In their section on Principle Findings the authors point out that physical activity is different from other commercial activity which shows 60% of tweets positive, 12% neutral, and 25% negative. In their study 85% of tweets were neutral. They attribute this finding to the fact buying something is a transaction that people can easily and quickly identify likes, dislikes, pluses, and minuses. While it takes longer to identify tangible results with physical activities. The authors offer an alternative explanation

… people might be less willing to comment or have more difficulty commenting on their own behaviors than on commercial products. When people comment on a product or service, they evaluate third-party providers, which is a relatively easy task. When discussing physical activity, however, they have to evaluate their own behaviors and their own selves, which may be more difficult cognitively

This is important as we move forward in SM and HC. how do we help or identify patients willingness to self identify their own health behaviors. More importantly how do we understand what and how patients are doing with data gathered on the internet or via social media? 

Changing or learning about healthcare is not like buying a car though it is moving in that direction through price transparency and the publishing of outcomes by hospitals. And consider the reality where a huge percent of adults use the internet to seek health related data and knowledge. Inquiring minds want to know. This melding of healthcare into a consumer driven decision with four parties exerting pressure on the system patient, HCP, hospital, and insurance provider is not going to go away soon. In some regards the power is moving to the patient. (I would like to see the true power couple being the patient and the HCP.) Where Twitter and other social media comes in is through the consumer seeking information and knowledge in order to make the decision regarding treatment, provider, HCP, etc. Therefore, those in the business of or providing healthcare would want to consider how does the consumer find, use, and share knowledge on their health. The authors addressed that this way:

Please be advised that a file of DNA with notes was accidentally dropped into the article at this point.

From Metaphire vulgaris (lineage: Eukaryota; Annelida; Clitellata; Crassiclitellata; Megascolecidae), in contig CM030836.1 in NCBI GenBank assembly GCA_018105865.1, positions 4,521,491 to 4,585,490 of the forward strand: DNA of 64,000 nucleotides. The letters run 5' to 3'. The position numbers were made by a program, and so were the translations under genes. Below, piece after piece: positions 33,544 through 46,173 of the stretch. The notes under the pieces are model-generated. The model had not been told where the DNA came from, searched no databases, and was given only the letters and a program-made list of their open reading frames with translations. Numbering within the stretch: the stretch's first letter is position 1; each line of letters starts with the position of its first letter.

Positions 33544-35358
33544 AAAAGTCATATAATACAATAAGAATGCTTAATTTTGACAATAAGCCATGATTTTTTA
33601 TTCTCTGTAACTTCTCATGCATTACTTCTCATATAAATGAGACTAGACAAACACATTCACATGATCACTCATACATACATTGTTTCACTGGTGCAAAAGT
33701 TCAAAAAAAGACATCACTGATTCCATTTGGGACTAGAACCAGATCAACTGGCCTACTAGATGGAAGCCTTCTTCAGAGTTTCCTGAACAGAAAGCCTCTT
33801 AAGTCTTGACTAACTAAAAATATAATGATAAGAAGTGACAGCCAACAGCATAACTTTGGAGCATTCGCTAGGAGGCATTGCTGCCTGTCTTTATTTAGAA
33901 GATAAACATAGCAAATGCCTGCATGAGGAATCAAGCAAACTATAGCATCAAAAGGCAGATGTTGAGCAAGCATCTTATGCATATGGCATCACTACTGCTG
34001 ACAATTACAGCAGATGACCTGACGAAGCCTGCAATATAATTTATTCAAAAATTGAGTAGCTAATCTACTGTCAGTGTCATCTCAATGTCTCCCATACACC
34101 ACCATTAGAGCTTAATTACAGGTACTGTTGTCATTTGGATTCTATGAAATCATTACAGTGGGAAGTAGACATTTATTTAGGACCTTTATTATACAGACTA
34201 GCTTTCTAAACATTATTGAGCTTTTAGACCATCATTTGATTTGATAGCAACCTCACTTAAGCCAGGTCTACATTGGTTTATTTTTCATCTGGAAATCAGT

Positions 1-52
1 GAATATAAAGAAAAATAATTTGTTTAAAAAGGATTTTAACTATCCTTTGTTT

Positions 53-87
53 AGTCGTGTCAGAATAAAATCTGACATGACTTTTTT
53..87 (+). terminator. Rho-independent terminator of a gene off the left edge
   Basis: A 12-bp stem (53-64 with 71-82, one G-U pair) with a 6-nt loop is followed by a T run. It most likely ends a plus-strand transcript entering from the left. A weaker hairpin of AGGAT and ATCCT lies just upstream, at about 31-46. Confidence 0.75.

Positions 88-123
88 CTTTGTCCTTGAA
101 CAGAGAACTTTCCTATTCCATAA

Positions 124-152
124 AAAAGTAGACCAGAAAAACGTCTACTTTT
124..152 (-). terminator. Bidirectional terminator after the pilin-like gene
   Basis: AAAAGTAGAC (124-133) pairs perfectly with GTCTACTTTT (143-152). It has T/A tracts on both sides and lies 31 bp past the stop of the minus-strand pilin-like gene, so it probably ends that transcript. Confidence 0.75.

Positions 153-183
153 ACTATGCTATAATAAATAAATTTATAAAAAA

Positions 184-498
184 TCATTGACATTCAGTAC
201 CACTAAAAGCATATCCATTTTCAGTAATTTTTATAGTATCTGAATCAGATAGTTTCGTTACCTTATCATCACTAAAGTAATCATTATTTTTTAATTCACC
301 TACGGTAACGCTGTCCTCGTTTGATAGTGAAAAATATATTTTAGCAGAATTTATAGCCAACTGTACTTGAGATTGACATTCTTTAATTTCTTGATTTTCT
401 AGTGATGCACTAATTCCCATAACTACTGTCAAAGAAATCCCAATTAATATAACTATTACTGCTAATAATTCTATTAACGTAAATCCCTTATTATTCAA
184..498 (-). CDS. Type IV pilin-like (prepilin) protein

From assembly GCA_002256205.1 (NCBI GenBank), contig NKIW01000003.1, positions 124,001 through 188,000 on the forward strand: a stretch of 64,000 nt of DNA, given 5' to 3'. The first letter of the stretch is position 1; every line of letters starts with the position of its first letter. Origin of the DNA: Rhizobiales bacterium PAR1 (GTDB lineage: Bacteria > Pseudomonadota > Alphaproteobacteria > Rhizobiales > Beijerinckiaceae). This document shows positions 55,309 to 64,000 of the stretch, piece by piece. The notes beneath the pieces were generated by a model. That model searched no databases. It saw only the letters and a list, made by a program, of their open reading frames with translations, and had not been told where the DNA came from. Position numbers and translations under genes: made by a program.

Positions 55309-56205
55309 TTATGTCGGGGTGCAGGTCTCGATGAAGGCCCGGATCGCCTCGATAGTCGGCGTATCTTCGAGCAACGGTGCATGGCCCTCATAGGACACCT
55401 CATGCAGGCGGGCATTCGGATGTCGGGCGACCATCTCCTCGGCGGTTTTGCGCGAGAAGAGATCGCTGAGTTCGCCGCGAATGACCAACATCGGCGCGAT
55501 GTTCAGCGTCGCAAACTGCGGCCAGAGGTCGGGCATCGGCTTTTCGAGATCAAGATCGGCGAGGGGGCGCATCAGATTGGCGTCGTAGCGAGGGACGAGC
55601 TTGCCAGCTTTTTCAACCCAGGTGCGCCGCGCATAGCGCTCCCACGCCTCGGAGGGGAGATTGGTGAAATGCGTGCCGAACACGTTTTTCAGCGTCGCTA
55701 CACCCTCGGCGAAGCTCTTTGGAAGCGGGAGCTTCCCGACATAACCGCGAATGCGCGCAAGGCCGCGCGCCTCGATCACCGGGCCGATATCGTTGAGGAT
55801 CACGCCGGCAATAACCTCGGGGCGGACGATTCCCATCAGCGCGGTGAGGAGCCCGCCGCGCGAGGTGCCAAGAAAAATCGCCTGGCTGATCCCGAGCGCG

People with more followers were more likely to post neutral tweets about physical activity. People with more followings were more likely to forward tweets. These findings suggest that people with different number of followers and followings may have different motivations for using Twitter regarding physical activity. People with fewer followers and followings might be more likely to connect with a close social network on Twitter and talk about physical activity positively for fun, whereas people with more followers and followings might be more likely to use Twitter primarily for information sharing about physical activity. However, future research is needed to further examine the reasons and confirm these suggestions.

The authors noted that the gap between following and followers is important because people with the widest the gaps were more likely to mention companionship support on Twitter. This was counter to the idea that a narrower gap may demonstrate “higher reciprocity between actual friends”. It is thought that the wider gap may mean more actual friends. Taking this outside of physical activity it could point to a way to look at caregivers seeking information and their support network where they are following many who have knowledge to share but only share with a small group of friends.

In the section on Practical Implications the authors make the following observation:

Findings about how eWOM characteristics differed among Twitter users with different networking characteristics can provide insights into segmentation of audiences in future physical activity marketing interventions on Twitter. The association between the number of followers and followings and the valence of eWOM about physical activity indicates that interventions encouraging positive discussion of physical activity could start by enrolling individuals with fewer followers and followings and observing and learning how they talk positively about physical activity.

Because people with more followings tended to forward opinions or information about physical activity on Twitter suggests that public health practitioners could target people with more followings in future physical activity marketing interventions. Public health practitioners could develop Twitter accounts to promote physical activity and encourage Twitter users to follow the accounts and retweet tweets about physical activity to their followers.

Taken out of exercise and considered for healthcare in general. These finding speak directly to ways and audiences to address specific to healthcare delivery either from the HCP or the provider. Finding the right audience who will expand the message with authority and who will help improve care is key. The authors have given us not just an analysis of Twitter and exercise but how to look at Twitter as part of a strategy to determine who, what, where, when, and how changes in healthcare can be made. 

Making Medical Decisions for Patients without Surrogates